Your home is your castle, so they say. But that doesn’t mean you can let down your guard when it comes to staying safe and well.
If you’re like most people you want to “age in place,” which means maintaining your independence as you grow older and staying in your own home for as long as possible. According to a report by the Canadian Medical Association, 63% of Canadians selected home and community care for older adults as a top priority.
So what can we do to prepare?
"It’s important that the places we call home are healthy environments,” said Andrew Beck, Director of the Risk Management Bureau in Health Canada's Safe Environments Directorate. Supporting the health and wellbeing of older adults who wish to remain in their home for as long as possible is an important priority for Health Canada. While adults over age 65 comprise 15% of the Canadian population, they account for 35% of all injury hospitalizations. “Some common health concerns we have identified for seniors include the safe handling of medications, the proper management of household chemicals, poor indoor air quality including mold, carbon monoxide and second hand smoke risks, safe food handling, access to clean, safe drinking water and indoor temperature management particularly during summer heat alerts.”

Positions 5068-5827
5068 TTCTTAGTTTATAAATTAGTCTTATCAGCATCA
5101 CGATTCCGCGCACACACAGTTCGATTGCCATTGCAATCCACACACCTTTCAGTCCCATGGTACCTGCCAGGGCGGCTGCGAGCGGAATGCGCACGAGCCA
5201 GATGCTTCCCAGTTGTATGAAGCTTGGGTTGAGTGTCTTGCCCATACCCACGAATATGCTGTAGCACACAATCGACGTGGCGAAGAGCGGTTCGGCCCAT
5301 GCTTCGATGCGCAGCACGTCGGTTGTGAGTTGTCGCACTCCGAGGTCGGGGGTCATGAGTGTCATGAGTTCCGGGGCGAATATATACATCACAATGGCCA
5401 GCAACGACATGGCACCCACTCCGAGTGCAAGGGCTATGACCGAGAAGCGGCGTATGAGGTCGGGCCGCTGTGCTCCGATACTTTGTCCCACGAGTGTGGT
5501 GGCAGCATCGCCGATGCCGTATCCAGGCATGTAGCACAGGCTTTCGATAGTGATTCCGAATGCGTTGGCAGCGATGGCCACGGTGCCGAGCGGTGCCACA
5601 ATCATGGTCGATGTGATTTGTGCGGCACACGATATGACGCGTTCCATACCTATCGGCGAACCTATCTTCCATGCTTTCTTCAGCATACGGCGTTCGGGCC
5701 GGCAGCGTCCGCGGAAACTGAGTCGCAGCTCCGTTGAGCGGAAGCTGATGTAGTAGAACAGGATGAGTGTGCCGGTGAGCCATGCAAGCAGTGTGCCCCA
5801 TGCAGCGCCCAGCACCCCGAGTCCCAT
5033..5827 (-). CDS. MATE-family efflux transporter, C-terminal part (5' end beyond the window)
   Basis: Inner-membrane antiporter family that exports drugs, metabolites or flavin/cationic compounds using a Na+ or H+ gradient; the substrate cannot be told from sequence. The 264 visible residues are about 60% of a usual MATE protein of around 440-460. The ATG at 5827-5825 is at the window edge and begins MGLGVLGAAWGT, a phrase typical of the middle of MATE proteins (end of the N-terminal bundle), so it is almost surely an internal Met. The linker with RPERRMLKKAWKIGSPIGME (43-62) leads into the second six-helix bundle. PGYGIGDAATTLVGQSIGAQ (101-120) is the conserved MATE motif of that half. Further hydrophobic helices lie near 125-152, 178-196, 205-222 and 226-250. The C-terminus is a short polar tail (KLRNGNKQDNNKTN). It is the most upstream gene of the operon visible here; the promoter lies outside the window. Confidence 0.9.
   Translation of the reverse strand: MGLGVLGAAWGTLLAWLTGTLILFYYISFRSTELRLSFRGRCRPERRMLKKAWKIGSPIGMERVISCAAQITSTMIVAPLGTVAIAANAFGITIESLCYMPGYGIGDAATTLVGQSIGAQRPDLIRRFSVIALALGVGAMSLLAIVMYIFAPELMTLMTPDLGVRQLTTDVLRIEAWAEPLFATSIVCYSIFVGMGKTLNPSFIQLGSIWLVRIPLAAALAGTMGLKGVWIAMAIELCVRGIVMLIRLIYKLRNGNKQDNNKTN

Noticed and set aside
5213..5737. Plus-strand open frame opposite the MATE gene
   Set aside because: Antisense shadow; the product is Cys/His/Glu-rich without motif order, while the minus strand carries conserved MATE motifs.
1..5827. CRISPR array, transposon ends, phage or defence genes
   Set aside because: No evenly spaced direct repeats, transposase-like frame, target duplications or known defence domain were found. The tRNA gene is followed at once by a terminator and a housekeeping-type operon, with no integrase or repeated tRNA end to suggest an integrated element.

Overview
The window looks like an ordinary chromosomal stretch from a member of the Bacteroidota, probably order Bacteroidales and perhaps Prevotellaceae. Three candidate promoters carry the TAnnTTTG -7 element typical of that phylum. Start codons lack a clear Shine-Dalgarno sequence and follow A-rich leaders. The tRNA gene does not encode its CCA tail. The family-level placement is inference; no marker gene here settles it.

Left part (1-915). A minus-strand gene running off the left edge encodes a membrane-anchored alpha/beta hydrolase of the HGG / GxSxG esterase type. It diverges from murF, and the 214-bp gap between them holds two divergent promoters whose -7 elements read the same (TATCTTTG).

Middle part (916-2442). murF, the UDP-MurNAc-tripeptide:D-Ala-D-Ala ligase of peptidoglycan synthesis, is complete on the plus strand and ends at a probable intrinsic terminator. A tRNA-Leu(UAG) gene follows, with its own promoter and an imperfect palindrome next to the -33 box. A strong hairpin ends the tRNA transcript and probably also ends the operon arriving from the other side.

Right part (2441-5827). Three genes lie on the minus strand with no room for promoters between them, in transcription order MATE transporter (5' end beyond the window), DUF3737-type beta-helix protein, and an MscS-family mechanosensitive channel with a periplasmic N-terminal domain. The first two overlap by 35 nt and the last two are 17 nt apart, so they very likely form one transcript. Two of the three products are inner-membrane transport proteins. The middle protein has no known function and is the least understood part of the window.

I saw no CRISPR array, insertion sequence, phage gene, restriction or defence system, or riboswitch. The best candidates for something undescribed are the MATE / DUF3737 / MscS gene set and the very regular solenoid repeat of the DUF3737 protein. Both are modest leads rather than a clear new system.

In addition to Health Canada’s environmental health concerns for older adults at home, research on the McMaster Optimal Aging Portal outlines the following five tips for remaining happy and healthy at home as we age. Click through each title for more information.
1. Prevent falls
Falls are the leading cause of injury among older adults, but they can be prevented! Find out what the research shows really works to help keep you on your feet, including options for strength building and balance training.
A healthy diet can help prevent common health problems, including heart disease and diabetes. Try these 5 diet changes supported by research evidence to help you age well.
Regular exercise is one of the best ways to stay healthy as you age. And don’t forget to sit less – as well as exercise more – to lower your risk of health problems. Find out which types of exercise work best for different conditions and tips to help you get moving!
Many people feel lonely and lose social connections as they age. Isolation and depression go hand-in-hand and can lead to other health problems, even shorten your life. Staying social and engaged with other people is a good way to avoid isolation. Exercise and mindfulness are two ways to help ease and avoid depression.
A growing number of older adults have more than one medical condition and take multiple medications every day. It can be hard to keep track of it all! Some medications can interact with others, and some may be unnecessary… or even harmful to your health. Read more about the “Pitfalls of Polypharmacy” and when it might be wise to stop taking certain medications.